Southern California 2013, Leg 1: Deep-Sea Chemistry

May 5-14, 2013

During this first leg of the Southern California Expedition, we will be conducting a series of remotely operated vehicle (ROV) dives on sites previously surveyed by MBARI’s mapping autonomous underwater vehicle (AUV) in March of this year. These sites within the Santa Monica Basin and south within the California borderland towards San Diego were selected because of the similarity of their gross topography to other sites where methane mounds and active venting of methane gas and methane rich fluids have been found. Our plan is to visit targets of interest where the high-resolution maps have suggested we will find more active venting sites.

We will be conducting laser Raman studies of pore-water chemistry in the sediments around the active methane gas venting sites and seafloor mounds. Our laser Raman spectrometer bounces a laser beam off of the target of interest—be it a solid, liquid, or gas—providing information about that object’s chemical composition and molecular structure. The laser Raman spectrometer has recently been modified to look at pore-water fluids withdrawn the upper 0.5 meters of sediment. This is a much better method for studying the chemistry of the pore-water fluids in the sediments than collecting a push core, which requires bringing the sediments to the surface, squeezing out the pore-water and then analyzing the chemistry. By processing the samples on-site in real-time we avoid alterations to the pore fluids due to changes in temperature and pressure or contamination of the reducing fluids with oxygen while processing the samples on deck or in the lab.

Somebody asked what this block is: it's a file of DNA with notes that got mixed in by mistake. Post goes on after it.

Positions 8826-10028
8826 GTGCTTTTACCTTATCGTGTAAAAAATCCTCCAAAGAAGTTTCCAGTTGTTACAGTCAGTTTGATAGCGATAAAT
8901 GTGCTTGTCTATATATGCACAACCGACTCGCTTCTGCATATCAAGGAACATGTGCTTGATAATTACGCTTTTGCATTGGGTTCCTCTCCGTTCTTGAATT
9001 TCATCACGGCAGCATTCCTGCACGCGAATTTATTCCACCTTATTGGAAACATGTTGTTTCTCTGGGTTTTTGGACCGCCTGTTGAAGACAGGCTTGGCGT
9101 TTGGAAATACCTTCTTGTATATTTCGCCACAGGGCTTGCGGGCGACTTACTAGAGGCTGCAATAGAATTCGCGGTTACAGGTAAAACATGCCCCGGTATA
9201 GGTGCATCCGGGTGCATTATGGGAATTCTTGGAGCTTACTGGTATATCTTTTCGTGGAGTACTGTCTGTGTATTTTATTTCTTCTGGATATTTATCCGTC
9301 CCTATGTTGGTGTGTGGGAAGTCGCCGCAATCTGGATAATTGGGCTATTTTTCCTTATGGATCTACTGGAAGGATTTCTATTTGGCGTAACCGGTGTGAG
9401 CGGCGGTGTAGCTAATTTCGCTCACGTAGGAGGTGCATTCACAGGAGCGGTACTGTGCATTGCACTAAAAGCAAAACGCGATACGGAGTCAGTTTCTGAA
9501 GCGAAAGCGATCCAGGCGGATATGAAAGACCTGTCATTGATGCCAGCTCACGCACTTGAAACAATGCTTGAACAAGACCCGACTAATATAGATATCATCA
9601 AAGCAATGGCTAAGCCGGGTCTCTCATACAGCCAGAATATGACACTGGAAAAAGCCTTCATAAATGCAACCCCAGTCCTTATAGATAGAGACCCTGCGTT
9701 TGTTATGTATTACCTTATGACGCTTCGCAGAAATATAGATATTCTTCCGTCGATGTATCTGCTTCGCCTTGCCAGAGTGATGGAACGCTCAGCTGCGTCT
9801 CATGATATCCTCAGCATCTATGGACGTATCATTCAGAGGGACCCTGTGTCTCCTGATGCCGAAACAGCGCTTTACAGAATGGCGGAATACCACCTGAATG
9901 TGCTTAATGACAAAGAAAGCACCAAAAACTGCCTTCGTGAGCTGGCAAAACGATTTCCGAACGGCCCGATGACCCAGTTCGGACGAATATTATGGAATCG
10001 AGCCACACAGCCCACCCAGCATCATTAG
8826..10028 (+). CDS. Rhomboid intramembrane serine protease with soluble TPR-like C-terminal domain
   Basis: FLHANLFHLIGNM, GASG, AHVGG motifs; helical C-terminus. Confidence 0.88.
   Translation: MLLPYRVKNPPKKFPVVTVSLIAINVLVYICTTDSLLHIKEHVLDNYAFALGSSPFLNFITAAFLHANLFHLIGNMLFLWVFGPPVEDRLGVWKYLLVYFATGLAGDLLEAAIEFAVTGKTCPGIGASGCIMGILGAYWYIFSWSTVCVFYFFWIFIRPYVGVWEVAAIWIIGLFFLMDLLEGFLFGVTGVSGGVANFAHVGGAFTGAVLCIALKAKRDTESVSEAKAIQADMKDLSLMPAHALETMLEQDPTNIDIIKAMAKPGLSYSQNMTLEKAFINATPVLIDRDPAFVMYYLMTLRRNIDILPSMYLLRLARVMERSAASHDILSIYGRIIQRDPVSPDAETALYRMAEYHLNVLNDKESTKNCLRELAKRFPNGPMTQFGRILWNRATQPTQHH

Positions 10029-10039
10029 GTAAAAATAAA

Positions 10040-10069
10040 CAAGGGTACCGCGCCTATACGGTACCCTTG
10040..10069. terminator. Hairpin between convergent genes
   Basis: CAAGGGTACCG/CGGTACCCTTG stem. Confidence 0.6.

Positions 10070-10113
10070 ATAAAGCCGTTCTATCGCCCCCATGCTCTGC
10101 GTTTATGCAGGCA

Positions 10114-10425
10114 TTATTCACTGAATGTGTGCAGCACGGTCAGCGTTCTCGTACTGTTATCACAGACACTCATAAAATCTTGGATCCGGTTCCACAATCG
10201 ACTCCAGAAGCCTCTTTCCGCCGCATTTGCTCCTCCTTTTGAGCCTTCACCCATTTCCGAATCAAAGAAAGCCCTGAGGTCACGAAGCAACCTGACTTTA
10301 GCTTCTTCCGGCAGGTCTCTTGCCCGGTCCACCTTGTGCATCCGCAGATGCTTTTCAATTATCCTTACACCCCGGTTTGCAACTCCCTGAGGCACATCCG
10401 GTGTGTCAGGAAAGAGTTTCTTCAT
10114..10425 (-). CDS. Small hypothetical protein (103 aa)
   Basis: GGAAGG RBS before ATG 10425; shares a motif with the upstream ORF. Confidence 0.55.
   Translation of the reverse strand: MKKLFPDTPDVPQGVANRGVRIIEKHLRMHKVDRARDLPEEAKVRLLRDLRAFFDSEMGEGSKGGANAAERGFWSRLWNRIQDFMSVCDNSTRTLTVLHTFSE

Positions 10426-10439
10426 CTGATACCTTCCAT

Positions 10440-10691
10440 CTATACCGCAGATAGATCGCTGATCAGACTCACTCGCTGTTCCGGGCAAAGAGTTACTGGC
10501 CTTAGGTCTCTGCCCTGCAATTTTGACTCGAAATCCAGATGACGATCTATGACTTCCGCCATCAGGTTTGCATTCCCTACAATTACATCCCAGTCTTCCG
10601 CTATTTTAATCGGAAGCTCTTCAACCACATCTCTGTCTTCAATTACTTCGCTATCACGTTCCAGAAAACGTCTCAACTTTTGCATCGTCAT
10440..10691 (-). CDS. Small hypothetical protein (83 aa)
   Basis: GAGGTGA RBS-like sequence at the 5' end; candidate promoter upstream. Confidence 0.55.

Also on this leg, Victoria Orphan and her team (postdoctoral fellow Kat Dawson and graduate student Alexis Pasulka) are collaborating with Peter Brewer and Ed Peltzer to characterize active sulfur and methane cycling microorganisms and their isotopic biosignatures within methane seeps along the Southern California Borderland. During the cruise they will collect samples for stable isotope labeling experiments and microbial community characterization in parallel with the laser Raman geochemical analyses and test new ROV-deployable methods for in situ high resolution capture of pore-water sulfides for d34S analysis using secondary ion mass spectrometry. These compatible isotopic and microbial datasets offer valuable context for the laser Raman collected pore-water profiles and, applied in combination, have the potential to advance understanding of the microorganisms and metabolic processes underlying carbon and sulfur cycling at sub-millimeter resolution within deep-sea methane seeps.


The science team and ROV pilots pose in front of ROV Doc Ricketts in the moon pool. Front row: Randy Prickett, Susan von Thun, Ally Pasulka, Kat Dawson, Peter Brewer. Middle: Xin Zhang, Ed Peltzer, Victoria Orphan. Back: Ben Erwin, Bryan Schaefer, Peter Walz, Mark Talkovic, Knute Brekke.

Our last foray to the seafloor

We did a morning dive at the San Diego Seep site, which is 42 kilometers (26 miles) due west of La Jolla. The potent fluids and gases seeping there create bacterial mats and chemosynthetic communities, and it made for a convenient last dive for this expedition.